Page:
Imagine being a child at recess again. You’re outside enjoying the day, but across the street is a landfill with trash trucks going by. Picture the smells, the noise, the inevitable debris, the skyline interrupted by mountains of waste. Unfortunately, this imaginary scene could become a reality for the students of Summit Pointe Elementary. Parents have called their officials to stop this, but many feel powerless.
In Fall 2022, a suburb of Kansas City called Raymore made an announcement that there was a landfill proposal in the works to be built right next to the KC-Raymore border. This landfill would also border (or be near) other local cities. Thousands would be impacted; the proposed site sits across the street from a public school and within a few miles of other community buildings. This spurred legislative action in the forms of HB909 and SB909 which would allow neighboring cities a voice in whether a landfill could be built next to them within a distance of one mile. In response, the developer behind the landfill proposal hired 19 lobbyists. The fight was on. Thousands of emails and calls to the Missouri House and Senate were made, but the ultimate result was a filibuster in the senate.
Following the filibuster, Kansas City banned landfills from being built in the city limits for one year but has not banned them permanently. This ordeal has led many to question if enough research has been done on landfills. We’ve discovered there are few studies on them despite the major impact they have on communities across the United States.
Therefore, a Jackson County health study was completed. It showed that living near a landfill would lead to increased chances of respiratory issues such as COPD, asthma, and additional diseases for the short term. It mentioned the concern of a landfill being placed near an elementary school. It also shockingly stated that the long-term health effects of residing near a municipal solid waste landfill have not been studied extensively in the United States.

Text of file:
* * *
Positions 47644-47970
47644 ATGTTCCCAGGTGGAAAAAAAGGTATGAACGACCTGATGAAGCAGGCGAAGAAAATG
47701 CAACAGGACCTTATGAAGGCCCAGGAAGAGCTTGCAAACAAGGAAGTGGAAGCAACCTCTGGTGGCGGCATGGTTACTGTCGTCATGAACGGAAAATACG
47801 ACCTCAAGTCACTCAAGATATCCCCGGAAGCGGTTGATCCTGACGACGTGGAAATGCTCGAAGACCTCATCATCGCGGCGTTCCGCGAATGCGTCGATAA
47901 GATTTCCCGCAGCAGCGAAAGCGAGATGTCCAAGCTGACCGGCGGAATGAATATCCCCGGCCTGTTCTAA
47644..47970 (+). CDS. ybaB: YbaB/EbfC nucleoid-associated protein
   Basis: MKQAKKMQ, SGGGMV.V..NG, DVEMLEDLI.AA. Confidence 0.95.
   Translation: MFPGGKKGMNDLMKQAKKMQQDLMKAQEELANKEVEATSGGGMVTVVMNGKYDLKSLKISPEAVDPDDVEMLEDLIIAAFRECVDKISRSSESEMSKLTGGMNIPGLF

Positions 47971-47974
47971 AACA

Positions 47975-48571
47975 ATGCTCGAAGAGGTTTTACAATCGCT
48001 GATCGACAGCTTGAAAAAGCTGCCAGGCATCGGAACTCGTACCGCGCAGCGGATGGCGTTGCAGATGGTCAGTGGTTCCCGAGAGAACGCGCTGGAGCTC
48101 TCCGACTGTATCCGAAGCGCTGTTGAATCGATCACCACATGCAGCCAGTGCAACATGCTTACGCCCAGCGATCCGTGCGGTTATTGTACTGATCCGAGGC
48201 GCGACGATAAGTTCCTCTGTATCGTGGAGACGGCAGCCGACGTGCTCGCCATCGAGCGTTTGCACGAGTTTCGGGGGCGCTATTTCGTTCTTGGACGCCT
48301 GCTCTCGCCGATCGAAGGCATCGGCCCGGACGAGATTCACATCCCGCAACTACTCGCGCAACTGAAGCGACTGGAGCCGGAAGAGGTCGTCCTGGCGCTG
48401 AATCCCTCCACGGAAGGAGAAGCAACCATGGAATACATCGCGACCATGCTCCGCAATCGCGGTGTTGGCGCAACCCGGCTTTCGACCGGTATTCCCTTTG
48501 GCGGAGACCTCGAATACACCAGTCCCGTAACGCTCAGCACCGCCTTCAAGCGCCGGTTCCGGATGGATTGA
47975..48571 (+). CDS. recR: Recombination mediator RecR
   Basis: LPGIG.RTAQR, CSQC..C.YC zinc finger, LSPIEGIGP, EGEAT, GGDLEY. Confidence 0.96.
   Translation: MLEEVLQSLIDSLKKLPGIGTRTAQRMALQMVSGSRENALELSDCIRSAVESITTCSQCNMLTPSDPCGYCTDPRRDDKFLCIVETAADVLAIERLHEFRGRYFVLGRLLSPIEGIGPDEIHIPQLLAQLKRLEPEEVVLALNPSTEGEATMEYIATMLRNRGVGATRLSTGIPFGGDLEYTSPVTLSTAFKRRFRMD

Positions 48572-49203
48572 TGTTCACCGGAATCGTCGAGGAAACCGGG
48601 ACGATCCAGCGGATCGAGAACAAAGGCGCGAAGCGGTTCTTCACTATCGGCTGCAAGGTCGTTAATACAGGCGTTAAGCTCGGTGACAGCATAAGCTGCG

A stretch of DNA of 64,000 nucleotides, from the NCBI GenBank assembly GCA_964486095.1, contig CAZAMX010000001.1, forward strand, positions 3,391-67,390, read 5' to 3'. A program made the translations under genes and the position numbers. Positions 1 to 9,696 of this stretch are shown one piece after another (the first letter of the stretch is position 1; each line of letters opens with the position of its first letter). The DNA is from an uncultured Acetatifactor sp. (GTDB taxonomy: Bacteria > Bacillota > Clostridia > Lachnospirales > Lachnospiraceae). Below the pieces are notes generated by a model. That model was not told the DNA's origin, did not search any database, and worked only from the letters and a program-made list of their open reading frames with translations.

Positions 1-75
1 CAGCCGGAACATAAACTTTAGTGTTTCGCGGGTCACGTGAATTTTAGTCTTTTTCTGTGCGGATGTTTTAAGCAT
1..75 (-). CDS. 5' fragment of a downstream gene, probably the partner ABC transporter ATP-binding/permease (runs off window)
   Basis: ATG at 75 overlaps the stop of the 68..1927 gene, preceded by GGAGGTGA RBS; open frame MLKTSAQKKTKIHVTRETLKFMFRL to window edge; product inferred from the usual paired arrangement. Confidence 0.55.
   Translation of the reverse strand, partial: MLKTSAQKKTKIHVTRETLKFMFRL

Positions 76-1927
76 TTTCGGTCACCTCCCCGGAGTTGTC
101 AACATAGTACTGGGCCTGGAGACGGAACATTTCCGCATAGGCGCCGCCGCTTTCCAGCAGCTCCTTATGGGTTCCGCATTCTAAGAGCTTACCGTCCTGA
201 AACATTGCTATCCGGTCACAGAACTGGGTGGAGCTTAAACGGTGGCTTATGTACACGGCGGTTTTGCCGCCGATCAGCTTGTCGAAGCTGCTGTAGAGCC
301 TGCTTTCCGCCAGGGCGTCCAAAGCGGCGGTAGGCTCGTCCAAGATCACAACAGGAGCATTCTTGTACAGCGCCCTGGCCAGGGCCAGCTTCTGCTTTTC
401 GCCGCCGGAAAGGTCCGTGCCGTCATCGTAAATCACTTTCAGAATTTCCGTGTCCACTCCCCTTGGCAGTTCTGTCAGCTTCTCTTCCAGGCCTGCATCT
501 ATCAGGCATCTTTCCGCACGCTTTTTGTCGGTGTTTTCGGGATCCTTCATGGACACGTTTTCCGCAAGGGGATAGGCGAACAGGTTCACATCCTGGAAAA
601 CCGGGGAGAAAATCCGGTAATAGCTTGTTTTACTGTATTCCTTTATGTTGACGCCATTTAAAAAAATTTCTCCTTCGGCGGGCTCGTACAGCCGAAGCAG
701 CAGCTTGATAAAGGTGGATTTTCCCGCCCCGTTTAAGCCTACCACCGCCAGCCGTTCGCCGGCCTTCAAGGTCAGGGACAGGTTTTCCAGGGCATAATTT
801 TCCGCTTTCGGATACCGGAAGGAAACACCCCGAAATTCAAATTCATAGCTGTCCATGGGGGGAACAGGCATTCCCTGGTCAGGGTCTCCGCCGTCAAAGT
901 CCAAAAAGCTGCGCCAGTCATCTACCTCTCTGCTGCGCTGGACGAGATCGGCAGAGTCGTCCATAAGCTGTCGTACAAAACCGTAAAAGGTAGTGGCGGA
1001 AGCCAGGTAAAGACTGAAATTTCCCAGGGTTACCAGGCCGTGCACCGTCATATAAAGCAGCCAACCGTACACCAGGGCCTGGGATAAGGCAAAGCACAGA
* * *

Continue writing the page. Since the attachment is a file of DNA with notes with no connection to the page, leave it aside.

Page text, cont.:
It is noteworthy that, although the legislation was filibustered, funding for a study was passed in the senate but ultimately vetoed by Governor Parson. Determined not to give up, local citizens created a PAC called “Kill the Fill” to organize so we can further spread our message to people all over Missouri to share not only what is happening to us but also to help give this area a louder voice.
This isn’t just a local issue; this is an issue for all of us in Missouri—and beyond. No one should have to live with the threat of a health hazard ruining their community, especially children. The senators who filibustered the bill may not have been aware of the potential harm outlined in the results of the Jackson County health study. But now that the information is available, I’m imploring them to change their minds and support the wellbeing of communities south of the Kansas City border.
Many of Missouri’s politicians say they support local control for local issues. Therefore, I am calling upon all our state officials to act in the upcoming session. Empower our impacted towns by passing legislation allowing cities within one mile of a proposed landfill to have a voice in the matter. Please don’t allow thousands of lives to be put at risk.
Sarah Thompon is the PR Committee Co-Chair for the Kill the Fill PAC.